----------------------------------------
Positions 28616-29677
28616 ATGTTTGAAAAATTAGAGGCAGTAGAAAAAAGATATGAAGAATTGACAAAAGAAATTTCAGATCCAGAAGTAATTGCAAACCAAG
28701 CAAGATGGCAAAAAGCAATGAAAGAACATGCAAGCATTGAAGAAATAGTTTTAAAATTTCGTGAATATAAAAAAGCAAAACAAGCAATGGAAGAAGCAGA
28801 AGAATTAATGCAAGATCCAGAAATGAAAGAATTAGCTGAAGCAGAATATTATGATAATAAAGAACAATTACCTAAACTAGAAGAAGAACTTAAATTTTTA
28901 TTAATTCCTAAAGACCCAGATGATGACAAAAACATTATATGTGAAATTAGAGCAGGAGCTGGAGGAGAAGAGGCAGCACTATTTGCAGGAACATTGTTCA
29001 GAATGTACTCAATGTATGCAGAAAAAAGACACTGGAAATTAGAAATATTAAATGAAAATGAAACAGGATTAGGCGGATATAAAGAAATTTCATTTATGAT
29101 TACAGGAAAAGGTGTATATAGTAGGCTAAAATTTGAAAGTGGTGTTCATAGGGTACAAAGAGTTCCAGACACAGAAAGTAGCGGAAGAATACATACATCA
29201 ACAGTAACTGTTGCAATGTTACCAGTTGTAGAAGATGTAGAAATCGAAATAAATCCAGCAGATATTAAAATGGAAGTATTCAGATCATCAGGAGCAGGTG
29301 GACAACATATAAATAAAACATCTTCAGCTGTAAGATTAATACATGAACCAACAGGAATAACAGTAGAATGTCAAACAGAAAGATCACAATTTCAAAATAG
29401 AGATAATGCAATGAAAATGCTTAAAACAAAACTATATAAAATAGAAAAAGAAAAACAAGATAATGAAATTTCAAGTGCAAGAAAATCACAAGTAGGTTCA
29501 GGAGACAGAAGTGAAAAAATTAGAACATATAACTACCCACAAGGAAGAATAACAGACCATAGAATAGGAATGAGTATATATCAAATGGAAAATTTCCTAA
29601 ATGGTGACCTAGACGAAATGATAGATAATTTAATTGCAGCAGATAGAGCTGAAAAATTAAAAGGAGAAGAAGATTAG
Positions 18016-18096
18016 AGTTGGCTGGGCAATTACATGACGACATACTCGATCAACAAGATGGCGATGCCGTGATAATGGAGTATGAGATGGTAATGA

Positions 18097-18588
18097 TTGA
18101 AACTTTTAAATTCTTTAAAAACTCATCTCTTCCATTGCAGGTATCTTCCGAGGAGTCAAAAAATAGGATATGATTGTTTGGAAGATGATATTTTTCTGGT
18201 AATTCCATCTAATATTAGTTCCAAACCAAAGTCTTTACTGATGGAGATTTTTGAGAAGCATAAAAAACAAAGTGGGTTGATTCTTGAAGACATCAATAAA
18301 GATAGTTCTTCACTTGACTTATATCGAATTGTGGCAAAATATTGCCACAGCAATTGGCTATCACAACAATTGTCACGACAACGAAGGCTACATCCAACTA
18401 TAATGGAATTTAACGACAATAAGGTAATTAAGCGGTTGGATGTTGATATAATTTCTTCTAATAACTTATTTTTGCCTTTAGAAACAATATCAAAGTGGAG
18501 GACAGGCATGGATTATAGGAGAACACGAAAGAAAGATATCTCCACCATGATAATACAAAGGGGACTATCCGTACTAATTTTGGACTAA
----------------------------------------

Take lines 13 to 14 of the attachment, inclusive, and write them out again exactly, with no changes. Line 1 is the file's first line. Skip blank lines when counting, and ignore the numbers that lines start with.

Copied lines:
Positions 18016-18096
18016 AGTTGGCTGGGCAATTACATGACGACATACTCGATCAACAAGATGGCGATGCCGTGATAATGGAGTATGAGATGGTAATGA